Trump’s tariffs and insults may be part of a strategic retreat.
now that the trump trade tantrums have died down a bit (we hope), it’s time for some dispassionate analysis.
Let’s begin with a question: “Whatever happened to Mad King Donald’s threat to rip up the North American free Trade Agreement (NAFTA)?” It has been months since the U.S. president has even alluded to the pact, let alone threatened to rip it up.
Perhaps this is because he knows he could never get the congressional support necessary to pull out of NAFTA. And he likely knows that Canada and Mexico know this. Which is why the two amigos, especially Canada, have been sitting pat on the more radical of the U.S.’s demands.
The Canadian embassy in the U.S. has been lobbying Congress and state legislatures for more than a year, and that lobbying appears to have paid off.
Trump’s national security tariffs on steel and aluminum from Canada, Mexico and Europe, then his personal attack on Justin Trudeau, may be part of a strategic retreat away from the original threat by Trump — and away from his promise to his voter base.
Designating a public bad guy, demonizing that person, blaming that person for whatever crisis you have caused and hoping you have thrown your base enough red meat so they’re willing to forget your promises is standard fare in any demagogue’s playbook.
So far, Ottawa hasn’t been willing to take Trump’s bait. In fact, Foreign Affairs Minister Chrystia Freeland has made another trip to Washington, D.C., to appear before the Senate Foreign Relations Committee in a signal of “business as usual.”
By this time, Trudeau probably has thought about what being regarded as an appeaser like Neville Chamberlain or a crisis leader like Winston Churchill would be like. Hence, Trudeau’s now famous statement: “Canadians are polite; we’re reasonable. But we also will not be pushed around.” He chose Churchill. Then, Trudeau was wise enough to follow the age-old political axiom: “If you can’t improve on silence, shut the hell up.”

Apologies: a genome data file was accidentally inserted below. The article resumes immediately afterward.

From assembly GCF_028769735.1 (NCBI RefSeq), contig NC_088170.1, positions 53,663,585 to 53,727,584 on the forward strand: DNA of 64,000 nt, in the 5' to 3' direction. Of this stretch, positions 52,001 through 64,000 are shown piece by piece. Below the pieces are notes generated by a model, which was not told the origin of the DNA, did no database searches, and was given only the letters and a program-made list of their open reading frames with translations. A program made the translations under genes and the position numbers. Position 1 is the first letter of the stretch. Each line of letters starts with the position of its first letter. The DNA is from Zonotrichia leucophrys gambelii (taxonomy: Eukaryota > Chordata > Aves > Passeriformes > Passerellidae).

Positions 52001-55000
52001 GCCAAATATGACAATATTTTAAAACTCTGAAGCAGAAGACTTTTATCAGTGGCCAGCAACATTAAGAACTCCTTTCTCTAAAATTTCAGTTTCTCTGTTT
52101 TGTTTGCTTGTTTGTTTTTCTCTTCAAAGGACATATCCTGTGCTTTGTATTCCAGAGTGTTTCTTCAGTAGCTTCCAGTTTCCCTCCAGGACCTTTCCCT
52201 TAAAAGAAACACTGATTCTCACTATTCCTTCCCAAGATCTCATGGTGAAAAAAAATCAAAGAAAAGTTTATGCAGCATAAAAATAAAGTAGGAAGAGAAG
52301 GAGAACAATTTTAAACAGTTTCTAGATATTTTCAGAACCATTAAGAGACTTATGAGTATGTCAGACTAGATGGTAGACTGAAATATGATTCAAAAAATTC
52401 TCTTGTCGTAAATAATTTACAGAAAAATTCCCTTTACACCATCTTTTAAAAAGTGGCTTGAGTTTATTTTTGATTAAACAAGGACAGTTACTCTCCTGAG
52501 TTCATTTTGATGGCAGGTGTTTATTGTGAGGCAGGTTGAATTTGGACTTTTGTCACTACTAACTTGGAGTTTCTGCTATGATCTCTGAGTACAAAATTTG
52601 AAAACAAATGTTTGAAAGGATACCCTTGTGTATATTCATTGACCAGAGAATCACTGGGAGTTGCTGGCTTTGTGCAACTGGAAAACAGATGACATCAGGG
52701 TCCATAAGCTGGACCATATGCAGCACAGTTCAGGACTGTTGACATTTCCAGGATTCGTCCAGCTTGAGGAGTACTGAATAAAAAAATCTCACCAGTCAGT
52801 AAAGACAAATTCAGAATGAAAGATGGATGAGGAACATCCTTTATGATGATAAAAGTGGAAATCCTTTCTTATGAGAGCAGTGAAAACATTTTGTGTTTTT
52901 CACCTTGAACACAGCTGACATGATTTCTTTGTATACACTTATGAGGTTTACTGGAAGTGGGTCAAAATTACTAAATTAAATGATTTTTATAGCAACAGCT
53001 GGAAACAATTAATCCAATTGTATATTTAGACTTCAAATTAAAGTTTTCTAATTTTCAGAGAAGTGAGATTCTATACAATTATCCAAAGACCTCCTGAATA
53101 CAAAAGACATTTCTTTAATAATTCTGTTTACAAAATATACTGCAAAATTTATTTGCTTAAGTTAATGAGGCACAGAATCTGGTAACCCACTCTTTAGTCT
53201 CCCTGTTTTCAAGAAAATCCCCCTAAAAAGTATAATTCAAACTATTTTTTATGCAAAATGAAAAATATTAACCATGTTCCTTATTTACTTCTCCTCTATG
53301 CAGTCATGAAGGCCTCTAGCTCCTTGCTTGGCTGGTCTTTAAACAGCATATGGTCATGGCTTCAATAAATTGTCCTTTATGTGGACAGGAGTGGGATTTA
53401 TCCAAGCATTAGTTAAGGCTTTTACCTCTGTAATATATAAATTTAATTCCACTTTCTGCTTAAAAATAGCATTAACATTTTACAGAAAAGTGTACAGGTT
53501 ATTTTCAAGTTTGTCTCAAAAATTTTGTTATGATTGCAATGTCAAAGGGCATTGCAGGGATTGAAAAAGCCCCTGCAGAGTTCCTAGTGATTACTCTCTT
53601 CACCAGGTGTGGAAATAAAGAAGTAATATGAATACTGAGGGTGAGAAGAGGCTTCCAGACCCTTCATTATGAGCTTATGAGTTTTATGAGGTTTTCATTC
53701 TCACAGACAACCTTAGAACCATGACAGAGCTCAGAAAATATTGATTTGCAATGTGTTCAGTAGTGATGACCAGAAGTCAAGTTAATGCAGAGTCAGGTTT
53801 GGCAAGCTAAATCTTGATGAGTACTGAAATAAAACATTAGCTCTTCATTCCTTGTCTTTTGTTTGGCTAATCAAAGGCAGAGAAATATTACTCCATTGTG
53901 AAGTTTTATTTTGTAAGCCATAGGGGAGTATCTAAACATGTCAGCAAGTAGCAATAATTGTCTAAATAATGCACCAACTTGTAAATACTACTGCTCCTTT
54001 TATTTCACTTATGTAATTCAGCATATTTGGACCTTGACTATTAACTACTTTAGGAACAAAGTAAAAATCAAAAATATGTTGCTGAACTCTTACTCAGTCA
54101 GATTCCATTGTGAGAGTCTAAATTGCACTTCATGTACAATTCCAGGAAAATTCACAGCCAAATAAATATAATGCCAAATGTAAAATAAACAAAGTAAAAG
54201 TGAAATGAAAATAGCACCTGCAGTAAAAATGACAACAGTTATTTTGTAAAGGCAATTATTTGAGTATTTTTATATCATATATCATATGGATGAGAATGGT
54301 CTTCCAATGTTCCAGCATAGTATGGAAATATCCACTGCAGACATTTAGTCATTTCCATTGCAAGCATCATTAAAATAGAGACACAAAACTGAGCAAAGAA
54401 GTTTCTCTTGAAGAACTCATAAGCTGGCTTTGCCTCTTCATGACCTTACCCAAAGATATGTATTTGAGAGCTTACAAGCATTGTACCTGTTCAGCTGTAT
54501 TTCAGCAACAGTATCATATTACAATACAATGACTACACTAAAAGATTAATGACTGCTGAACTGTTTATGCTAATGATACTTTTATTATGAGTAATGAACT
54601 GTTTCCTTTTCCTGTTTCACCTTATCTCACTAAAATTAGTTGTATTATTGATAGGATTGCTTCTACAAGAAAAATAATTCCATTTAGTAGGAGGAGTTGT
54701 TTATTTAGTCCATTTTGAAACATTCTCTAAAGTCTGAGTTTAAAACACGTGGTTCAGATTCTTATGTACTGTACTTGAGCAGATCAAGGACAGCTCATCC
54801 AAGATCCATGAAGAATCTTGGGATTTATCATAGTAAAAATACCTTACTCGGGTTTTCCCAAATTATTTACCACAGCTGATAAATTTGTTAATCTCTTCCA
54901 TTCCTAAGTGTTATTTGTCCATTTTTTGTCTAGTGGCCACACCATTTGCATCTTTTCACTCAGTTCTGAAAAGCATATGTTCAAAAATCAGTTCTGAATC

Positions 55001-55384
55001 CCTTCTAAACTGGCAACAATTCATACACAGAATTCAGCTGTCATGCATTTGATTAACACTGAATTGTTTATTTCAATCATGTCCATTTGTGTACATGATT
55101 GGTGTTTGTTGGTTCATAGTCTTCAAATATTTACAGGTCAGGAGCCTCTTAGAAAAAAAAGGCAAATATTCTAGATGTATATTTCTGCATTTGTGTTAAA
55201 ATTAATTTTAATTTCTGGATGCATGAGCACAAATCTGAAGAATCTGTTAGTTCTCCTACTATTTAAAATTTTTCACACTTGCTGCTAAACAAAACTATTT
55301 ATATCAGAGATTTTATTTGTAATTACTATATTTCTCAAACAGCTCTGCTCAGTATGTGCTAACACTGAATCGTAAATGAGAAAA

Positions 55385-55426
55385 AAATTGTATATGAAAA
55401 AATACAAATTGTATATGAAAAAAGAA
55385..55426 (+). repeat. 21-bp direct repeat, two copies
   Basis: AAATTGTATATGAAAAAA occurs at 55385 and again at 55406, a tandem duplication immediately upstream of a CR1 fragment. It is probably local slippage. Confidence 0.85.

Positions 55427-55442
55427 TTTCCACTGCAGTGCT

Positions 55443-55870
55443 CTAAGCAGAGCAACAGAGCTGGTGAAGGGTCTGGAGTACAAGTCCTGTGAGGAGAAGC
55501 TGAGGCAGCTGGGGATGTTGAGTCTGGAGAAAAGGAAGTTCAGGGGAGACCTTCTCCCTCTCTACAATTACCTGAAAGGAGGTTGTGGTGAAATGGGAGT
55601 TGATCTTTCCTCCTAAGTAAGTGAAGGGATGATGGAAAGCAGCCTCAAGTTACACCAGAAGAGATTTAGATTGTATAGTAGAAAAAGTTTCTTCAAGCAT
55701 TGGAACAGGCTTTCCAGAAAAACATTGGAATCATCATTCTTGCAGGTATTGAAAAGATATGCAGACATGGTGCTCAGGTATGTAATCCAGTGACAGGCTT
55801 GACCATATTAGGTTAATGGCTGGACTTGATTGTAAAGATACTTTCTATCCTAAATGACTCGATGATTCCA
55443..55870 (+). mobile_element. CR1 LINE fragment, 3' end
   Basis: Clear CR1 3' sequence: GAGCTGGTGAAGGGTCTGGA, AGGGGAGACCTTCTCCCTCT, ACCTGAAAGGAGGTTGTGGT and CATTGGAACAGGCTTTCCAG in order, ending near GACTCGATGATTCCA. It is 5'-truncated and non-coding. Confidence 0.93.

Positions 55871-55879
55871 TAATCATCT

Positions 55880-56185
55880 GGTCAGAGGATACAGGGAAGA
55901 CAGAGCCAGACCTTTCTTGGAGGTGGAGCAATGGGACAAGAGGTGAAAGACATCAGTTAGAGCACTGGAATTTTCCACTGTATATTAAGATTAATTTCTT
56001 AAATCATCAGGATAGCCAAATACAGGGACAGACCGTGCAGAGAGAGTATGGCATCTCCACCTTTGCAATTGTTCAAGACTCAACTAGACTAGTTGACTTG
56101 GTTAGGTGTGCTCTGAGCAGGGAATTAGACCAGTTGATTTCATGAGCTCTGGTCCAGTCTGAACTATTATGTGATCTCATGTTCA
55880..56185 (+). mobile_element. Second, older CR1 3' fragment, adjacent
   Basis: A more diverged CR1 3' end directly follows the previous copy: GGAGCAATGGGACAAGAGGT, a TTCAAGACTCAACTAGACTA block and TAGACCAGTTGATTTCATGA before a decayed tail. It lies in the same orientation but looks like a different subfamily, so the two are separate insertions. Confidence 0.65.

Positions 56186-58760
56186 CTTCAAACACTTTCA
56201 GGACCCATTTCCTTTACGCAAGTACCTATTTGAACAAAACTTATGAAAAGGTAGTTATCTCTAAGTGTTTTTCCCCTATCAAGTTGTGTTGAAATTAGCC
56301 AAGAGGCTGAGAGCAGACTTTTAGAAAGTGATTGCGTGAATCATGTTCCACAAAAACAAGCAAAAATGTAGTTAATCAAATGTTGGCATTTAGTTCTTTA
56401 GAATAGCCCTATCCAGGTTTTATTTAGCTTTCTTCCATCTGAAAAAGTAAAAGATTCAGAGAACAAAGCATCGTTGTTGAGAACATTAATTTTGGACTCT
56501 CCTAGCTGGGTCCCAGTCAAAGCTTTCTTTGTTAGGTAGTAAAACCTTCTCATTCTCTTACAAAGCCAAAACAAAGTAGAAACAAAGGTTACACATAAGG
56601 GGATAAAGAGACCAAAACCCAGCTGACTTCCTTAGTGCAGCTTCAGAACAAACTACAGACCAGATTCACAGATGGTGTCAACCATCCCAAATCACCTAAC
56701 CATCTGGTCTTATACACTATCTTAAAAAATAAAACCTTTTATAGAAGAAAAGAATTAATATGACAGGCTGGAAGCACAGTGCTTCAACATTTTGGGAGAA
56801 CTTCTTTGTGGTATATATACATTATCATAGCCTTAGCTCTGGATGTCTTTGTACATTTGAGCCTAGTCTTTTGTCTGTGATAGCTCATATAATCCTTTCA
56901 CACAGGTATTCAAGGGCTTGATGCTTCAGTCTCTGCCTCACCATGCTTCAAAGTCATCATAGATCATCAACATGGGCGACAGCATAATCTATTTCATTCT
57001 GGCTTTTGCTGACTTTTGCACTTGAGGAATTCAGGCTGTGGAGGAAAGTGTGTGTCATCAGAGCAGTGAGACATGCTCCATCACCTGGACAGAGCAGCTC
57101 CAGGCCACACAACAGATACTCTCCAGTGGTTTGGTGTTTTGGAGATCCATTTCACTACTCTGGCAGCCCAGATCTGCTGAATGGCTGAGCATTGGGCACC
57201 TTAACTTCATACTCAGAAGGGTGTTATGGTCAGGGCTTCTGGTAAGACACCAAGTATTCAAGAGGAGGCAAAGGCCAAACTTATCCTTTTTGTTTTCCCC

Also wise are Trudeau’s political opponents for standing with him — something in sharp contrast to Trump’s situation in Washington. Opposition to the metal tariffs and to Trump’s behaviour is growing among Republicans.
If Trudeau can stick to his game plan, Trump will get him re-elected in 2019 — just as the FLQ crisis of October 1970 rescued Pierre Trudeau from plummeting polls.
Trump used Section 232 of the Trade Expansion Act of 1962 to impose these tariffs under the guise of national security. Sec. 232 allows the president to bypass Congress and impose tariffs by executive order. So far, 107 Republicans in Congress have objected.
Congress has only two options against Section 232: pass an amendment taking away the president’s power to bypass Congress — such a bill has been put forward, but is unlikely to pass — or stop the tariffs with a veto-proof majority, which requires support from two-thirds of Congress.
As the effects of retaliatory tariffs by trading partners affect the U.S. economy, the likelihood of such a motion will grow, which is why we will see Freeland lobbying in Washington a lot.
Trump also may be heading into a confrontation with the Federal Reserve Board. So far, the Fed has looked the other way rather than broach the subject of trade wars.
But John Williams, president and CEO of the Fed’s San Francisco branch bank and who is about to take over as head of the Fed’s New York operations, said in April that if trade conflict increases, we can expect less growth, more inflation and “lower quality of life all over the world.”
If Williams is even half right, the Fed, which operates autonomously, sooner or later will have to acknowledge the economy is being damaged. And if Trump interferes with the Fed, he could find himself in a crisis he didn’t plan on.
Ultimately, Canada can’t win a tit-for-tat trade war with Trump. But our government can wait him out and let the president’s own party rein him in. That’s a distinct possibility before the U.S. midterm elections in November.
Then, there is a growing possibility of Trump’s impeachment. The reasons he has been acting erratically, like a desperate man, aren’t difficult to understand. Neither is why Trudeau is remaining calm.
If Trump interferes with the Fed, he could find himself in a crisis he didn’t plan on